My Favorite Priest

To chose anything as one’s favorite, whether it is a favorite book, piece of music, or movie star, is highly subjective.  Nonetheless, it brings to mind categories that help to justify the choice.

I have met and befriended many priests over the course of my long life.  Why would one stand above all the others to merit such an accolade?  Generosity, helpfulness, and holiness would be winning characteristics.  But they might not be personal in a way that I and only I would fully appreciate.

My choice goes to Father Forni, a parish assistant at Holy Rosary Church in Fall River, Massachusetts.  The church was set facing Columbus Part where fireworks exploded every October 12.  It was flanked on the right by Marzilli’s Bakery and on the left by the Sons of Italy social club.  It could hardly have been more Italian.

My paternal grandfather’s brother-in-law was the church sexton and lived right next door to the church that was so dear to his heart.  Uncle Mike and Aunt Peppina lived in a cozy little cottage and raised a bounty of fruits and vegetables in their prized garden.  I was convinced at my young age that they lived in paradise.

It had fallen to Fr. Forni to prepare a motley group of ten-year-olds to become altar boys.  I was numbered among the ten and took my assignment with a mixture of awe and apprehension.  We were required at that time to memorize a series of prayers in Latin.  The first line still sticks in my mind:  “Ad Deum qui laetificat juventutum meum” (I go the the Lord who gives joy to my youth).  God was, indeed, good to me in my early years of living in a proud Italian parish.

Fr. Forni, knowing how burdensome it would be for preteens to memorize verses in an alien language, had mercy on us.  He purchased a basketball, took us downstairs to the gym and taught us the rudiments of a game that has since swelled to becoming an international colossus.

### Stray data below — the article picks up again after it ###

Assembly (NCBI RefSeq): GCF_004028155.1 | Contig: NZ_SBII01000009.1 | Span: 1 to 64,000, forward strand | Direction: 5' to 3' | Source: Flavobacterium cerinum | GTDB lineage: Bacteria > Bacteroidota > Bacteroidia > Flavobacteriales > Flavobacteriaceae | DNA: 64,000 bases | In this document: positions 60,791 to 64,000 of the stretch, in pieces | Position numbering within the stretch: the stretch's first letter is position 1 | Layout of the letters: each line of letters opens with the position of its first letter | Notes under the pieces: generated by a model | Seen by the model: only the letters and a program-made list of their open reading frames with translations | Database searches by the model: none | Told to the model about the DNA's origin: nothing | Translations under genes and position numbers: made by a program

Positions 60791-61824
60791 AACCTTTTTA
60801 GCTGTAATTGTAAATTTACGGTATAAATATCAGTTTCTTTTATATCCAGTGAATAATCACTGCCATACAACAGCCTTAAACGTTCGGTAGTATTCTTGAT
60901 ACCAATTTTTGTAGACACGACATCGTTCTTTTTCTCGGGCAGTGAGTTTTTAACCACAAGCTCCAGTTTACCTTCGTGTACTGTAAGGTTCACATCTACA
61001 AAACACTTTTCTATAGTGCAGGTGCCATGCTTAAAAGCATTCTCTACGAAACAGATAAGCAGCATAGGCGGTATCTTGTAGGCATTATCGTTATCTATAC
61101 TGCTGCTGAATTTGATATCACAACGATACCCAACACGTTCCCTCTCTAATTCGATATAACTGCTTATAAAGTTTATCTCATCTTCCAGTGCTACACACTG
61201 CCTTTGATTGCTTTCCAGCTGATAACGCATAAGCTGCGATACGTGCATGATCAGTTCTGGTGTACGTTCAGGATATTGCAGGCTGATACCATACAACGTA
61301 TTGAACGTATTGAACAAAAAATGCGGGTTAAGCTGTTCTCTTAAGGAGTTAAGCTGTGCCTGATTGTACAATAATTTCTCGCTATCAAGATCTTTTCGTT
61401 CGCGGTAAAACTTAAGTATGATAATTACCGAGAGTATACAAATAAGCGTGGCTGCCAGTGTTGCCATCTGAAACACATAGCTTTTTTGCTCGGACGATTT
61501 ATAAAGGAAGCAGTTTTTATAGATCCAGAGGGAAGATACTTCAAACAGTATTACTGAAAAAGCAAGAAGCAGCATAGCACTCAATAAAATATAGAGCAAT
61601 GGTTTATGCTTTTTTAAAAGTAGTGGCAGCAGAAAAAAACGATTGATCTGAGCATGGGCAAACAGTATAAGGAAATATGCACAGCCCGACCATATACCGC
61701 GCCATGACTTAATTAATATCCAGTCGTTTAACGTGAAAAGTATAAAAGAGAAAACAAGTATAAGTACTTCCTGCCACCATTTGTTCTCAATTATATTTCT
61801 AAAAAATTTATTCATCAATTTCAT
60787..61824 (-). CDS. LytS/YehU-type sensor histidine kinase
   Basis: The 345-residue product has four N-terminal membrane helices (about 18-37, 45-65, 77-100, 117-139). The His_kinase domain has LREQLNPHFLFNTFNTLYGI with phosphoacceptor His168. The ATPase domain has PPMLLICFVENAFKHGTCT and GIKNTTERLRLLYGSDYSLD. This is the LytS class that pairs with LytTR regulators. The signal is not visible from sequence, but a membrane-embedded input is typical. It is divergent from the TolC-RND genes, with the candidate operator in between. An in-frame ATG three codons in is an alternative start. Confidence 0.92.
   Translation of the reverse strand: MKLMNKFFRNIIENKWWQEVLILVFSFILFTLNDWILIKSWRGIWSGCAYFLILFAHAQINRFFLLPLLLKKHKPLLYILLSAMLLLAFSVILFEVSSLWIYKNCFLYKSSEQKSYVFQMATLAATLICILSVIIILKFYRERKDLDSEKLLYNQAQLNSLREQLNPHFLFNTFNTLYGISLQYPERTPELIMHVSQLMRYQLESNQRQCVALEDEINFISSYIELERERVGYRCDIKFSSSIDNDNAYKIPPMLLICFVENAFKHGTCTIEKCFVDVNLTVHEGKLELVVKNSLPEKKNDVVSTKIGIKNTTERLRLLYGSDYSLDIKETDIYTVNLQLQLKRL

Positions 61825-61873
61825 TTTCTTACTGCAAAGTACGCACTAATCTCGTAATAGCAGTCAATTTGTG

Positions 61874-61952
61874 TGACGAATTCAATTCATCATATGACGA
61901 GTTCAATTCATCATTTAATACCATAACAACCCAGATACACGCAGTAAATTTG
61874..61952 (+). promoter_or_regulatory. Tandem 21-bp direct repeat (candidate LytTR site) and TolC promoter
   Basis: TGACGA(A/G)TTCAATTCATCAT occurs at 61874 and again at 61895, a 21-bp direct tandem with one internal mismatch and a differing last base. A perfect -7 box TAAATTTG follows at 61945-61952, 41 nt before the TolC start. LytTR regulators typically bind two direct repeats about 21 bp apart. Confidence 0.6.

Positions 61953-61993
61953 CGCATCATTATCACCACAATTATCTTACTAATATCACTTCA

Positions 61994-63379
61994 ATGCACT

We were impressed.  The good priest was tuned into the hearts and minds of his future altar servers.  And so, I learned how to shoot free throws, two hands, underhand.  The gap between a group of tenderfeet and an ordained priest was erased by a basketball.

It was in the basement gym of Holy Rosary Church, therefore, where I made my first basket and realized that a priest can be a father figure purely out of the generosity of his heart.

I was standing on the street, outside the church rectory one evening and saw, through the window, Fr. Forni at his desk doing what was presumably some important work.  Yet, to my deep dismay, my clerical hero was smoking a cigarette!  Fr. Forni had let me down a notch.  Well, I thought to myself, Christ would not smoke.  I still have an unblemished hero, one who is entirely and always above reproach.

There are three levels of fatherhood, the biological, the spiritual, and “our Father Who art in heaven.”  Their representatives should form an alliance and teach young boys, although in different ways, about generosity, friendship, and the future.  My dad learned from his parish priests.  They, in turn, learned from God the Father.  Fatherhood has functions that are both distinct and complementary.

I never did get the become an altar server.  My family moved to a different parish and my debut on the altar was indefinitely postponed.  At the same time I have not forgotten Fr. Forni’s kindness and approachability.   In later years most of my relationships with priests have been on the level of friendship.

I select Fr. Forni as my favorite priest because his influence on my life spans the longest amount of time.  He was also the first to introduce me to what a Catholic priest should be.  If he could read this essay, he would be surprised, puzzled, and amused.  Perhaps a person is at his best when he does things spontaneously in the complete absence of any fanfare.

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Dr. Donald DeMarco is Professor Emeritus, St. Jerome’s University and Adjunct Professor at Holy Apostles College.  He is a regular columnist for St. Austin Review and is the author of forty books.He is a former corresponding member of the Pontifical Academy of Life.  Some of his latest books, The 12 Supporting Pillars of the Culture of Life and Why They Are Crumbling, and Glimmers of Hope in a Darkening World, Restoring Philosophy and Returning to Common Sense and Let Us not Despair are posted on amazon.com.  He and his wife, Mary, have 5 children and 13 grandchildren.  

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